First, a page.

How to be winsome without trying too hard
“Toy Story 3” is just a delight.  It’s clever, well-thought-out, and supplies just the right combination of story line, humor, and slight twist at the end.  The fact that the characters are animated seems almost secondary after a while, because we know them and root for them anyway.  Woody (the voice of Tom Hanks) is the well-meaning sheriff, whose loyalty is to Andy, the little boy who’s now grown up and ready to go off to college.  Andy’s Mom says he has to decide what to do with the stuff in his room:  either throw it out, bag it and put it in the attic, or donate it to the local day care center.  The toys inadvertently wind up in the donation bag, and they are terribly abused at the day care center.  Everybody’s toys are nobody’s possession. And there are bullies among the toys there, when they all come out at night to play, as well. So our ol’ favorites like Buzz Lightyear (Tim Allen) and Ken and Barbie and Slinky Dog and all the rest seem destined, like “Puff the Magic Dragon,” to just sadly slip away.  Ah, but our fearless little gang of inanimates manage somehow to save each other from destruction and return safely to Andy, who tenderly places them in the care of a little neighbor girl with just the right sense of imagination and wonder, pushing that happy/sad button within even the most callous of adults.  This is great filmmaking for viewers of all ages.  And in places, simply hilarious, as well.
“Jonah Hex” is part animated, part old-fashioned Western with a comic book feel.  The twist is that Jonah Hex, the primary character, looks like the bad guy---all ugly and taciturn and violent.  We’re supposed to believe that he used to be a normal rancher with a wife and family who went over to the Dark Side when his whole household was brutally murdered before his eyes, and then his face was permanently scarred with a scalding hot branding iron.  Well, that may be enough to make anybody mean.  He becomes a merciless bounty hunter, with a price on his own head, but his relentlessness is suddenly needed by President U.S. Grant to hunt down a terrorist who threatens the whole post-Civil War peace.  See, all we have to do to find Osama Bin Laden is send Jonah Hex after him.  Well, of course the characters are caricatured.  What can we expect out of pulp fiction cowboys?  But it’s so humorless, so formulaic, and so dreary that find ourselves wishing for---Buzz Lightyear in his space suit suddenly doing a salsa dance?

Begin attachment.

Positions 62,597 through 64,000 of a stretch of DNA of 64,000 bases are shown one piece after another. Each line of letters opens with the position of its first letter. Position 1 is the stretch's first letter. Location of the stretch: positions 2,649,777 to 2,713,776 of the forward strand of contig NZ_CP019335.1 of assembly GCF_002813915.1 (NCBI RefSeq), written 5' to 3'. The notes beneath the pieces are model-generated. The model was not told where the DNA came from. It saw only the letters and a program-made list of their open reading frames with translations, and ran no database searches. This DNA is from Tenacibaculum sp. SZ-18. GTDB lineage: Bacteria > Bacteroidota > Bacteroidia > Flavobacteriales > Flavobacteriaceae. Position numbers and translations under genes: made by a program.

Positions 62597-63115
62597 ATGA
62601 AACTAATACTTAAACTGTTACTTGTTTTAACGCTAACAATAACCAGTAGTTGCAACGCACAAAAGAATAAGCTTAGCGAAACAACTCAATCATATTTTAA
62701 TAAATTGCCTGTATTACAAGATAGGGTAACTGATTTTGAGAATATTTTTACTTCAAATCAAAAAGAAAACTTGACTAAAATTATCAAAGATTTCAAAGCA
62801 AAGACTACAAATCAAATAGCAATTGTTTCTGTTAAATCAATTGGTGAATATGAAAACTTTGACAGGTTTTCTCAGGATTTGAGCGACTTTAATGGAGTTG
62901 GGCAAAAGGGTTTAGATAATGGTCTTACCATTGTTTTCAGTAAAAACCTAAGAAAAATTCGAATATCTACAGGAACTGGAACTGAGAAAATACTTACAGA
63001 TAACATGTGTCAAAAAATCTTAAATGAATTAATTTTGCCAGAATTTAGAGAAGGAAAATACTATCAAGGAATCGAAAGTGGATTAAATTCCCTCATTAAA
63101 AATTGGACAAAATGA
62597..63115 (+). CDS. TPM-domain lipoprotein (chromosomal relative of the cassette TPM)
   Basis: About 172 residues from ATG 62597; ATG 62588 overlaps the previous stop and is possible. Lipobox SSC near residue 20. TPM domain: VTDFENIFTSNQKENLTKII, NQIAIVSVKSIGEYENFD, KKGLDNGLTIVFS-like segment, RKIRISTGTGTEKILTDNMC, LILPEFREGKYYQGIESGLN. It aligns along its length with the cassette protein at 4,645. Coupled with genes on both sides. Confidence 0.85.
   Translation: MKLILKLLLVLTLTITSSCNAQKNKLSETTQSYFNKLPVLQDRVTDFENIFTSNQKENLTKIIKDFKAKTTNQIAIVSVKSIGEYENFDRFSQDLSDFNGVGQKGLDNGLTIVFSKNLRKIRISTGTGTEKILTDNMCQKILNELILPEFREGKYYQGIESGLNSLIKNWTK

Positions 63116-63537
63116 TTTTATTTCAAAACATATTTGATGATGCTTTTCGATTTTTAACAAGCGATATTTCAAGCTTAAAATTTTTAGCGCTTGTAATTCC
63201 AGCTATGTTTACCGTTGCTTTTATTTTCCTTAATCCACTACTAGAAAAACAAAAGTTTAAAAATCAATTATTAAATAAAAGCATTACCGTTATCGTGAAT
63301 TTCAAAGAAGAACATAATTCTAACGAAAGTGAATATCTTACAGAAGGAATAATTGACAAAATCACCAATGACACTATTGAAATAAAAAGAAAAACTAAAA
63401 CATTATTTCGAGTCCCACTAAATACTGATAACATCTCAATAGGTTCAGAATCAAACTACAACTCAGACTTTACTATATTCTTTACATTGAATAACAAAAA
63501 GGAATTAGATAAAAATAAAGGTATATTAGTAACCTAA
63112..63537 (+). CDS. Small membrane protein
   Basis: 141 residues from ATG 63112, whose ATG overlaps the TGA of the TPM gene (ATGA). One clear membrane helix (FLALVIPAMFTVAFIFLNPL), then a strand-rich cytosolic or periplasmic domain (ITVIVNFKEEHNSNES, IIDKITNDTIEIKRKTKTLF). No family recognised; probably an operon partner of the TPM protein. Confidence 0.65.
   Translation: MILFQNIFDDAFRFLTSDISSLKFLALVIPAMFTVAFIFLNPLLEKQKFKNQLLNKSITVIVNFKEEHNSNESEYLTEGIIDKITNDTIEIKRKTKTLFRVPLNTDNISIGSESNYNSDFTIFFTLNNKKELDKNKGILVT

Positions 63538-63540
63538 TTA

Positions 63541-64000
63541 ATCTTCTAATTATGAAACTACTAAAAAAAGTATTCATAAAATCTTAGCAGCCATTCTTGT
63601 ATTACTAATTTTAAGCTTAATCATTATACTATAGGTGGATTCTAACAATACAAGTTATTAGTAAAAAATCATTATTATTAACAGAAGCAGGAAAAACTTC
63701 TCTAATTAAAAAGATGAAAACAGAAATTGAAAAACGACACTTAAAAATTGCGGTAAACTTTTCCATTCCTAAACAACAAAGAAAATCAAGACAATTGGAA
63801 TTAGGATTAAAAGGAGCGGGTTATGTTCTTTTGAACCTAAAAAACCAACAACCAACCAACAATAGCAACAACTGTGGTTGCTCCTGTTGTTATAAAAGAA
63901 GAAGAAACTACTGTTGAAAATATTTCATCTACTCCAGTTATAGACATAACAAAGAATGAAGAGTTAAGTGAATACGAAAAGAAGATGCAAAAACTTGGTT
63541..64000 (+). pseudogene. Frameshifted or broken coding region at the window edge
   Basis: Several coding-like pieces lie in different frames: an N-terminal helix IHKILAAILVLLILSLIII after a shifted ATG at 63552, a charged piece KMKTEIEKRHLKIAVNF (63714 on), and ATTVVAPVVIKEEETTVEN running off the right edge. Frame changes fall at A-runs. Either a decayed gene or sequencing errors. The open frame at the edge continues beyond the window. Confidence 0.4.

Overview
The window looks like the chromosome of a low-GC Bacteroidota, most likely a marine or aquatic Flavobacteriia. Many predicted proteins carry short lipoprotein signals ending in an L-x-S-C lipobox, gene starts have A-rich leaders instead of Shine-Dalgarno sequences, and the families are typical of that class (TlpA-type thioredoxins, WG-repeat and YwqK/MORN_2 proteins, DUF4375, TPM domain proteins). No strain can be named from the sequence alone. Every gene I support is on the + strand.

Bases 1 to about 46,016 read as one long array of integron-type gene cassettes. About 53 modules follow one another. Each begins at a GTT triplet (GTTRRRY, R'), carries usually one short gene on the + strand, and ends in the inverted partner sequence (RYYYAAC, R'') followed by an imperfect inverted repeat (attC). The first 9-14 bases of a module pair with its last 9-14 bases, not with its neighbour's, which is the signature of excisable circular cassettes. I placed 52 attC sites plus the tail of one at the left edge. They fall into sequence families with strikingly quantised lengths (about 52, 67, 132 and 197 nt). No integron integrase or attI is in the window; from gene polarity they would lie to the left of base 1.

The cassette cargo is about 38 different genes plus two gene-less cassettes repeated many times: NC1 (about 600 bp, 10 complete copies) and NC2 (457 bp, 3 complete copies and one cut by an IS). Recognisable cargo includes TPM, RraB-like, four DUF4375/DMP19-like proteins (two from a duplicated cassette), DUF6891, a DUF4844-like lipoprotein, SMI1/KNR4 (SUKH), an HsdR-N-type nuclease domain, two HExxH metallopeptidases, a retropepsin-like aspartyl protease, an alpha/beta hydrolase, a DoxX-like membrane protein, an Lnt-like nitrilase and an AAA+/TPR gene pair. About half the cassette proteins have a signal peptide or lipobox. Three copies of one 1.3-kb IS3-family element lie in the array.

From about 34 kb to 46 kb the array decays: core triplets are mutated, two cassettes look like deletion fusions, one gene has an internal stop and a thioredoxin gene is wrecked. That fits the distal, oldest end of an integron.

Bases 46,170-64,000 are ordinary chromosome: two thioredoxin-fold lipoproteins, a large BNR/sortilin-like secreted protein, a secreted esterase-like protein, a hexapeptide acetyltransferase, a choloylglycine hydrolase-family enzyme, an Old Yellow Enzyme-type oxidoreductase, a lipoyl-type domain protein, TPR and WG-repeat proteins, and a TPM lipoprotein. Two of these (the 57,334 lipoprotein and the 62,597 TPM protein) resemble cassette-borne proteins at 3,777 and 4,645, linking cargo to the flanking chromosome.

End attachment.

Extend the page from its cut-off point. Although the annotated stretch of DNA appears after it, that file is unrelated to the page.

“Coco And Igor” is, in its own way, just as taciturn and formulaic;  there’s just an elegiac wrapping.  Coco Chanel (Anna Mouglalis) is at the height of her creative powers in postwar Paris , and the world is beating a path to her upscale dress shop.  She feels sorry for Igor Stravinsky (Mads Mikkelson), whose vanguard composition “Rite of Spring” was met with such vituperative outrage by the Parisian bluebloods prior to the War’s outbreak that the illustrious composer is now reduced to poverty, and worse, obscurity.  Coco feels sorry for him, and takes him and his entire family into her own country estate, where Igor soon emerges from his funk and begins seriously composing some indelibly “modern” music, and there’s something about all the creative juices flowing in that place that Coco and Igor are attracted to each other like moths to flame.  Of course, their fiery romance cannot help but sizzle out, leaving Igor feeling burned and consumed (which only added emotional depth to his compositions), and his family life in tatters, but he remains strangely stoic throughout.  She hardly ever smiles, either.  It’s like raw passion meets haute couture and creates a blazing comet that soon comes crashing down to earth.  Powerful score, though.  Great wardrobes.  Ardor alternating with languor, interspersed with classical etudes that sometimes sound like Scott Joplin is trying to come out and play for a while.  But we can’t really root for anybody here, and we certainly aren’t amused, and there are neither behavioral mores, nor morals to the story.  And we find ourselves wishing for a wise-cracking Mr. Potato Head, just to lighten things up.
“Toy Story 3” deserves all the accolades and attention it’s now receiving, because it’s just so incredibly winsome.  Without even trying too hard.
Dr. Ronald P. Salfen, Pastor, Grace Presbyterian Church, Greenville , Texas